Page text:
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About the Ferret Flu

About the Ferret Flu

Did you know that ferrets are just as susceptible to influenza as humans?  


Ferrets usually become infected when they come into contact with sick humans or ferrets. If you're a flu carrier, it's vital to avoid close contact with your pet. Contamination occurs via airborne nasal secretions (aerosols). 


Symptoms appear 48 hours after infection. Ferrets will run a fever and appear more tired. If this is the case, they'll be less active, lie down longer and may even stop feeding. You may notice sneezing, watery eyes and coughing. If your ferret is young, old, or suffering from another health issue, this virus could affect them even more.  


If you notice these clinical signs in your ferret, it's strongly recommended that you make an appointment with a veterinarian as soon as possible. Depending on the severity of the clinical signs, several types of treatment can be put in place to help him overcome this flu. As with humans, these are mainly supportive treatments until the viral passage has subsided. In the most severe clinical signs, intensive care and an oxygen cage may be necessary in cases of major respiratory distress.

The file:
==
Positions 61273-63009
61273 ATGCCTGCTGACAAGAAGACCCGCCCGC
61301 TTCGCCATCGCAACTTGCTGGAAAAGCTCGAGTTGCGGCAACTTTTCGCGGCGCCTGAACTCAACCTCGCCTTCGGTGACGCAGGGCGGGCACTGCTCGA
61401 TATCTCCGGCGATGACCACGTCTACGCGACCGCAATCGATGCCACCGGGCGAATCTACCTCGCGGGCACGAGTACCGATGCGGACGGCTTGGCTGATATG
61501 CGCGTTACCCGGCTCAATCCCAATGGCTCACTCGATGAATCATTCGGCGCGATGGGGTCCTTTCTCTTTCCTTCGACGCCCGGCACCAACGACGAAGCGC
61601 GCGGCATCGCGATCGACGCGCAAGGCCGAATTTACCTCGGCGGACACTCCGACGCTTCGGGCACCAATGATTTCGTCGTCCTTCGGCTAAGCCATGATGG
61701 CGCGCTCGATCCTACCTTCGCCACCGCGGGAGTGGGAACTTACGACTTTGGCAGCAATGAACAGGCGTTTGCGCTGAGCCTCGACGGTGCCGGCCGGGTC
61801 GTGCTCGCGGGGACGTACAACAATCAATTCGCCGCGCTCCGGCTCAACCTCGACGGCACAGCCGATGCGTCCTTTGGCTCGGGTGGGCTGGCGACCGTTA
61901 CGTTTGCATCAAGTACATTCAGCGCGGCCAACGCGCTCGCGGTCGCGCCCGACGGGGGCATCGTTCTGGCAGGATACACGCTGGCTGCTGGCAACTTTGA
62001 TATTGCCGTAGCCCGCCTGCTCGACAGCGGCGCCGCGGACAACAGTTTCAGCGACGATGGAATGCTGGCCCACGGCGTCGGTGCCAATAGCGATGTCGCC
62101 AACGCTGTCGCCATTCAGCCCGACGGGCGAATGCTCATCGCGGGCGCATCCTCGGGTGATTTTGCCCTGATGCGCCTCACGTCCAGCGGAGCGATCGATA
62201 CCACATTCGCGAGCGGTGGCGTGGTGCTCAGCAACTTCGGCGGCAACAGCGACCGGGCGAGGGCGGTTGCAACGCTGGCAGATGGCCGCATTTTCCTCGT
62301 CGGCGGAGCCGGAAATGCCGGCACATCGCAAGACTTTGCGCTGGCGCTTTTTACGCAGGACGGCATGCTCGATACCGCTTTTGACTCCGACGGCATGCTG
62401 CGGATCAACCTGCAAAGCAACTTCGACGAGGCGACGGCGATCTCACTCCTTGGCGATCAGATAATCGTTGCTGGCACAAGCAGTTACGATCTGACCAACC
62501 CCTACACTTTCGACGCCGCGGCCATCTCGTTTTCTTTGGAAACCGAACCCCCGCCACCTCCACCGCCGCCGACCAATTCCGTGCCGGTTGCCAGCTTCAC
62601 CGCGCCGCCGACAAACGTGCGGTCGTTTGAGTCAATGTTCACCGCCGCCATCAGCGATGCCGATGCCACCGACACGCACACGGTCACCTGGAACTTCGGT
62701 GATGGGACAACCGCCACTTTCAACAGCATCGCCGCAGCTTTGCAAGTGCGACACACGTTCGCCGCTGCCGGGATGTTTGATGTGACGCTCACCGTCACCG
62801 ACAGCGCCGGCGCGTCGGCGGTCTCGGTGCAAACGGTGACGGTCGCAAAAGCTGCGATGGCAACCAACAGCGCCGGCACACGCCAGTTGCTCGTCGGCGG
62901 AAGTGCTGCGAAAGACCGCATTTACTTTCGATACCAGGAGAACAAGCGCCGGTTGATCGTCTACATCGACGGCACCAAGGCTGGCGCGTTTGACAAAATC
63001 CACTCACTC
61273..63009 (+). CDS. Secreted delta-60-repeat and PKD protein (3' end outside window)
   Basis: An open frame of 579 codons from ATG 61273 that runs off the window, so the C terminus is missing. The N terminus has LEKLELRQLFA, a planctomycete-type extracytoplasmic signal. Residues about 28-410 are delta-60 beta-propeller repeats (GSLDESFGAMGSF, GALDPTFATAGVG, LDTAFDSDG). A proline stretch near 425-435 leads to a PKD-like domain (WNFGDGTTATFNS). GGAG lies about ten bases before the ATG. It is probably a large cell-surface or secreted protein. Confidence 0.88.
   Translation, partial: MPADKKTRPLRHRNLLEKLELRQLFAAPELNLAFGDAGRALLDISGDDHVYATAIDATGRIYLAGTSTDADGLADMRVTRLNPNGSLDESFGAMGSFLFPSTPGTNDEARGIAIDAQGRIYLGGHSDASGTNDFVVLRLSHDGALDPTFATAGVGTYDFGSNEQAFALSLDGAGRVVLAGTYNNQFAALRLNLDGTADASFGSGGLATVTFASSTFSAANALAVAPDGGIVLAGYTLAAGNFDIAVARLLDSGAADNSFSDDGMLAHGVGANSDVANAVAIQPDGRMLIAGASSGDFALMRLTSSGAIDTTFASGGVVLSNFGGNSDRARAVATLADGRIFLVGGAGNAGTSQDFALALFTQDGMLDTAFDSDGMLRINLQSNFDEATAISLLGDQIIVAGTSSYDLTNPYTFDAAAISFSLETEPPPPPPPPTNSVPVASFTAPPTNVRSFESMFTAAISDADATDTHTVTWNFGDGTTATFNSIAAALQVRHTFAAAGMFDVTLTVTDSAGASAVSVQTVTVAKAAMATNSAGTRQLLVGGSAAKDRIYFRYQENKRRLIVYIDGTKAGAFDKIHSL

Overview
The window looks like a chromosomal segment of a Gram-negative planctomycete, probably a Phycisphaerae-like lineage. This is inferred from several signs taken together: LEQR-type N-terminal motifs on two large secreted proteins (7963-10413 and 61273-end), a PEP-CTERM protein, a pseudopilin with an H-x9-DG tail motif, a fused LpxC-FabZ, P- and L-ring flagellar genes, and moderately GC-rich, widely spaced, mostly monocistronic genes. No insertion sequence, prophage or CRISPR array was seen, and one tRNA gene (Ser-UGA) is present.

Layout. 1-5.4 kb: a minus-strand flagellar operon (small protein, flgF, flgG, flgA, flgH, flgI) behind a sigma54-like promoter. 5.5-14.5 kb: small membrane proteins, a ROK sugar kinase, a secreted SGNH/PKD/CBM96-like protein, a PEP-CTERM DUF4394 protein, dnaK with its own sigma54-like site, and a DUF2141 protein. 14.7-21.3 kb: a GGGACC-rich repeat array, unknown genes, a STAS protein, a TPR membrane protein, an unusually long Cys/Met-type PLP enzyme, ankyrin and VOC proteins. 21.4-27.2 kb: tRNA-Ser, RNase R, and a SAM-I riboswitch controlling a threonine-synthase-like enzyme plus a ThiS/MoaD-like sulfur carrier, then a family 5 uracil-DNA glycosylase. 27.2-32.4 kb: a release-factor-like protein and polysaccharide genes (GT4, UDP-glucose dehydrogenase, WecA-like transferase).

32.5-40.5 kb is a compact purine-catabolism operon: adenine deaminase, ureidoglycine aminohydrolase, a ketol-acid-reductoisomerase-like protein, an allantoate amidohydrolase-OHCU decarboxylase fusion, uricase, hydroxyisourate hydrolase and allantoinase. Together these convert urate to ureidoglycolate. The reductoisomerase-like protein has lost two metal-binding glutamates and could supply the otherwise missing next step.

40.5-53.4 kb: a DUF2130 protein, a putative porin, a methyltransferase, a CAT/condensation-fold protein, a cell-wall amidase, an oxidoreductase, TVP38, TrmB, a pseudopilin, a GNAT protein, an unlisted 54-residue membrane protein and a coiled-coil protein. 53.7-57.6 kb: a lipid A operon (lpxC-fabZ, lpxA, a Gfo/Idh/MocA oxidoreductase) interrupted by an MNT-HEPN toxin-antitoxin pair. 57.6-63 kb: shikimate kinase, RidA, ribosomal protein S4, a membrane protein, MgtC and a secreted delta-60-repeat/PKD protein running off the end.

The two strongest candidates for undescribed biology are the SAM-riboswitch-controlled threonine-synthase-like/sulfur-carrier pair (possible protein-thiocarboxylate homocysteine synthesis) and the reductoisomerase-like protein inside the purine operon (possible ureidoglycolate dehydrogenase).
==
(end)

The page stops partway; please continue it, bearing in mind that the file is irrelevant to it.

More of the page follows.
There is no approved vaccine against influenza in ferrets.  


To avoid contaminating your pet when you have the flu, the best solution is to let another family member take care of it for you. If this isn't possible, the best thing to do is to handle your pet as little as possible, wear a mask, ventilate the room, and wash your hands thoroughly. 


Remember, prevention is best for your ferret!